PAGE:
In simple language, if we look at the phrase “Expert Opinion” and analyse it, it means that an opinion which is given by a person who is expert in a particular field, may it be science, art, law or any other technical field. This concept is envisaged by Section 45(1) of the Evidence Act 1950 which provides that “When the court has to form an opinion upon a point of foreign law or of science or art, or as to identity or genuineness of handwriting or finger impressions, the opinions upon that point of persons specially skilled in that matter are relevant facts”. Subsection (2) goes on to say that “such persons are called experts”. The function of this section was further explained under the illustrations.
“Expert” means one who is skilled in any particular art or trade, profession being professed of particular knowledge, concerning the same. If a person has acquired any special experience or special training in particular subject to which the Court enquiry relates, such a person can be considered as an expert. An expert is the one who has made the subject upon which he speaks, a matter of particular study, practice or observation and he must have a special knowledge of the subject. Any person who has the experience to give an informed opinion on a matter outside the experience of Court is an expert.
An “Opinion” is estimation, a belief or assessment, a view held as probable, what one thinks about a particular question or topic, an assessment short of grounds of proofs, a formal statement of reasons for the judgment or a formal statement of professional advice.
Expert Opinion assists the Court in the matter of scientific nature. An expert gives opinion for the matter after assessing it and this opinion is not binding in nature, it is merely advisory. The issue before the court is whether the nature of the evidence requires special skill as was decided by the court in Junaidi bin Abdullah v. PP.
The expert only gives an opinion, but not a conclusion of the matter as it is the judicial function to do so. In Ong Chan Tow v. R, the court held that the experts cannot give evidence on matters which the court can decide by itself as otherwise they would tend to usurp the function of the court. The expert opinion should be of corroborative nature to the facts and circumstances of the case. If the expert opinion contradicts an unimpeachable eye witness or documentary evidence then it will not have an upper hand over direct evidences.
Experts have to state the facts which he has seen, heard or perceived through his sense. They are not helpful to the court in the interpretation of law. To be appointed as expert, one must have attainment in professional qualification, professional experience, have made special study in the subject, possessing special knowledge of that field or has made some observation in that field. The burden of proof is on the person who adduces an expert witness. He must prove to the satisfaction of the Court.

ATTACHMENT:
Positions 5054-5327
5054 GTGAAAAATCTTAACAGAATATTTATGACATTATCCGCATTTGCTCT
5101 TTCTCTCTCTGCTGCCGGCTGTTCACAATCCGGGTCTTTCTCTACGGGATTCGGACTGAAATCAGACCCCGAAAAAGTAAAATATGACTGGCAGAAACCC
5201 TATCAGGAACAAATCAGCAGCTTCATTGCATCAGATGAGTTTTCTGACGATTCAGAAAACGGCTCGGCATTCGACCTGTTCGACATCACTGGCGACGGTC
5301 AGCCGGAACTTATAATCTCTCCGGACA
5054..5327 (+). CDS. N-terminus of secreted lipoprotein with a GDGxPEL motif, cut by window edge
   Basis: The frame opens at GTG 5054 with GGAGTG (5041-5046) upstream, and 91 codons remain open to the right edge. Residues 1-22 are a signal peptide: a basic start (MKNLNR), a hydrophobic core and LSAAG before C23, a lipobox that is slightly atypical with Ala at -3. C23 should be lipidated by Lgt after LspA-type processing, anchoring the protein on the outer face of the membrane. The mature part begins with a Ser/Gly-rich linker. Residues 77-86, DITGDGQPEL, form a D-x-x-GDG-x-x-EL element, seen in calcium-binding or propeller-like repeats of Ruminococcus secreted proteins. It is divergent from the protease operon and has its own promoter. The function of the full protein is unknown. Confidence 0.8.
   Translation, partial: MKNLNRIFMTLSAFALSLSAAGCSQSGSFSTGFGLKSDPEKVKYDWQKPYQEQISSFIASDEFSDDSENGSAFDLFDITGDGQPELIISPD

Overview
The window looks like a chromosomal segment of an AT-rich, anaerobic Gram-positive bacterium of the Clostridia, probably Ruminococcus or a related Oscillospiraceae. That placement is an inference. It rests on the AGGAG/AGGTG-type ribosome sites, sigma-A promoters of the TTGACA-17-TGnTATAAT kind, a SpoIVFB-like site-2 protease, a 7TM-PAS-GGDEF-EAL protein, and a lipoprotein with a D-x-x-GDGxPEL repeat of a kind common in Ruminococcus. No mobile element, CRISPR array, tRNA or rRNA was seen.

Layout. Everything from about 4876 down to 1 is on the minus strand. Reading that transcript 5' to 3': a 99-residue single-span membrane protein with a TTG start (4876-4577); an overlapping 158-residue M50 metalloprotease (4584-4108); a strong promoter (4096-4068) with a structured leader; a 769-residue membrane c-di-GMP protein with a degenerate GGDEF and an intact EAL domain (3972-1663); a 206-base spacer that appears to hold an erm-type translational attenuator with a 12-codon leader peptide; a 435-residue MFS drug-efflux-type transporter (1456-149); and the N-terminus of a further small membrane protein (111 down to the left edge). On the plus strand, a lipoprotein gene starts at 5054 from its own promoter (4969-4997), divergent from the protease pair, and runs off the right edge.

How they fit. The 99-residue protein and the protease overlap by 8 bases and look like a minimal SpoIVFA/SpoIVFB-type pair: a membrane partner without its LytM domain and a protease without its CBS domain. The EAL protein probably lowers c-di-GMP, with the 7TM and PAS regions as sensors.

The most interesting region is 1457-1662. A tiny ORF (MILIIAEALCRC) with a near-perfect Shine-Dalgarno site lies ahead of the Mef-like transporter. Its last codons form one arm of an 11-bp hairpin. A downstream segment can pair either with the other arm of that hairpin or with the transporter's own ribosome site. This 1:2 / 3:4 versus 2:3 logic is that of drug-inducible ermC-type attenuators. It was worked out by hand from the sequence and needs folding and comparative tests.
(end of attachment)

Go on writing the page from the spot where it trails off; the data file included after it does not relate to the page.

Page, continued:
The court in PP v. Muhamed bin Sulaiman held that the expert may be competent either by formal study or by experience meanwhile the court in Dato Mokhtar Hashim v. PP held that one can acquire expert knowledge in a particular sphere through repeated contact with it in the course of one’s work notwithstanding that the expertise is derived from experience but not from a formal training.
In Junaidi bin Abdullah v. PP, the court held that the specialty of the skill required of an expert under Section 45 would depend on the scientific nature and complexity of the evidence sought to be proved. The more scientific and complex the subject matter, the more extensive and deeper will the court be required to enquire into the ascertainment of his qualification or experience in the particular field of art, trade or profession.
It is a well settled law that the opinion of an Expert should be taken with a great caution and the decision of the court should not be based simply on the basis of the expert opinion without a substantial corroboration as was decided by the court in Mohamed Kassim bin Yatim v. PP in which the court said that it is a settled law that evidence by a handwriting expert can never be conclusive evidence.
In Dr. Shanmuganathan v. Periasamy, the court held that there is no rule of law, nor any rule of prudence which has crystallized into a rule of law, that the opinion evidence of a handwriting expert must never be acted upon, unless substantially corroborated, the court must consider the fact and circumstances of each particular case before reach a conclusion.
In UAB v. Tai Soon Heng Construction Sdn Bhd, the court said “in a civil case and more so in a criminal case, the evidence of an expert on handwriting unsupported by cogent evidence showing the process by which he came to his conclusion is not worth the paper on which it is written and any reliance upon such evidence would, in our judgment, constitute a serious misdirection warranting interference by an appellate court”.
To end my submission, I conclude that an expert opinion is admissible in the court of law. However, the person who is testifying as an expert witness must first establish to the court that he is an expert as defined under Section 45(1) of the Evidence Act 1950. The burden of proof lies on the person who adduces such an expert witness. Upon the satisfaction of the court, the expert witness will give an opinion in the matter related to his expertise to assist the court in forming an independent opinion. It must be corroborated by other evidences to strengthen the advocate’s case.
Prepared By: TAN SHOO MAY A 130299